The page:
In March I took leave time to visit my family. Normally personnel would fly to the states on the C-54 MATS flights. We had C-124s arriving and departing almost every day to and from Thule. Due to their poor safety record they normally did not carry passengers. HOWEVER as a weather officer\observer I was authorize to fly on them as a crew member and draw pilot/copilot time. I didn't actually fly the plane but I made all of the astro compass fixes for the navigator. Before leaving Thule I calculated and we used a single flight heading from Thule to Over Goosebay AB. This is done by meteologically forecasting the constant pressure height at our flight altitude for both the departure point and destination. This gives a cross wind component and this is added or subtracted from the true course. You the fly this single heading and drift with the cross-wind but arrive at your destination. It worked well. We landed at Westover AFB in the morning and as we were taxiing into the ramp when another C-124 was just starting its engines for a flight to Albuquerque NM. My C-124 pilot called the pilot of the plane getting ready to taxi and arranged for me to get out and climb aboard the other plane. I arrived at Albuquerque before noon and was home to Orange CA early the next day. Jane, David and Mark had rented a house on East Chapman in Orange. The time that I was on leave was added to the length of my tour in Thule so after 15 days I decided to go back to get my 1 year tour finished ASAP. I caught a flight at El Toro Marine base on a C-119 to the East Coast, on to Westover AFB and on a MATS C-54 back to Thule.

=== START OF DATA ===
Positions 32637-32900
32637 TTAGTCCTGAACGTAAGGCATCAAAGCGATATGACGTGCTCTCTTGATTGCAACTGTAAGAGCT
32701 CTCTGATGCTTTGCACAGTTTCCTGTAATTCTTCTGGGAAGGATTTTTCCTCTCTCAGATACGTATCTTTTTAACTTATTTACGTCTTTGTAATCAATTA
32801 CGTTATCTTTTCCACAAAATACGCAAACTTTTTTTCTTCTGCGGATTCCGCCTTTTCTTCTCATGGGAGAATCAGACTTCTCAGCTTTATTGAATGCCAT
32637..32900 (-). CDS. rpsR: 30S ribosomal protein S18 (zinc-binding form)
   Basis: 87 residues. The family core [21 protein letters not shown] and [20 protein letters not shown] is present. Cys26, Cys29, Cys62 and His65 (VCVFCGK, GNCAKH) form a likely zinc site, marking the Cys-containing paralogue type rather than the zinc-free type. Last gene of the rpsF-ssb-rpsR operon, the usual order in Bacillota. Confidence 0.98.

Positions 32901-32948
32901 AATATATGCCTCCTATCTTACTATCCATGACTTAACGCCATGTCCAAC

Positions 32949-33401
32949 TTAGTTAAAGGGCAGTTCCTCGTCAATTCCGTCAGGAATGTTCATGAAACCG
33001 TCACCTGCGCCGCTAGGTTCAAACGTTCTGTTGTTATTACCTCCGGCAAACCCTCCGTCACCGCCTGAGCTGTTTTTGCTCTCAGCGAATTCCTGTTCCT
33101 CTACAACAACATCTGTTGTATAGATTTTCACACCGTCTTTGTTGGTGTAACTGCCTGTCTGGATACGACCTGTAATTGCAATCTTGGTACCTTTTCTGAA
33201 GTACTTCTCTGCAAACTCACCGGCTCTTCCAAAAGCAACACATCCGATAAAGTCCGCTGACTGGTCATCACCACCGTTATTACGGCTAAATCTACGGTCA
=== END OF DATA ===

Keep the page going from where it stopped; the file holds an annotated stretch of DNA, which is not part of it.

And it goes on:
The base had run OK without me. 11 May 1955, a 5th Weather Group Commanders Conference was set up for all the Weather Detachment commanders in our weather group. I flew down on a scheduled MATS C-54 to Goose Bay AB to join the rest of the Det. CO's. On arrival at Goose Bay I saw a C-99 on the ramp which was the one and only Cargo version of the B-36 bomber. We were met at Goose Bay by General Nelson and the Air Weather Service staff and a C-54 equipped with a deluxe interior and "chef". What meals we had on board while flying on this plane! We flew to each base and had a guided tour of the base and weather f acilities. Major William Mellen at Goose Bay, Major Clarence Carpenter at Sonderstrom AB (I knew him from the Berlin airlift at Celle, Germany), Myself at Thule, Ltc Roger Dively at Narsarsuak AB, Major Lewis Neyland at Keflavick Airport (I would work with him later in the I.G. section at Scott AFB), Ltc John Hudson at Ernest Harmon AFB.

From there we flew back to 5th Weather Group Headquarters at Pepperrell AFB, St. John's NewFoundland, however the weather was below minimums at Pepperall. We were able to land at the Navy base at Argentia which was above minimums. From here we took a Navy military bus some 40 miles to Pepperrell AB at St John's. We finished our discussions and I was back to Thule by the 20th of May. During the last week in May or first part of June we had a group of B-36 bombers fly into Thule from Roswell New Mexico. They stayed 1 or 2 days and flew back to the States. These were the type of planes that I was to be Weather Officer for on my next assignment. I have some 8mm movies of them atThule. My replacement Lt Col Estil L. Hamill arrived late June. This man was my Weather Squadron commander when I was DETCO at Chanute AFB. Seemed kind of a demotion for him to go from Squadron Commander to a DETCO.

Carswell AFB, Texas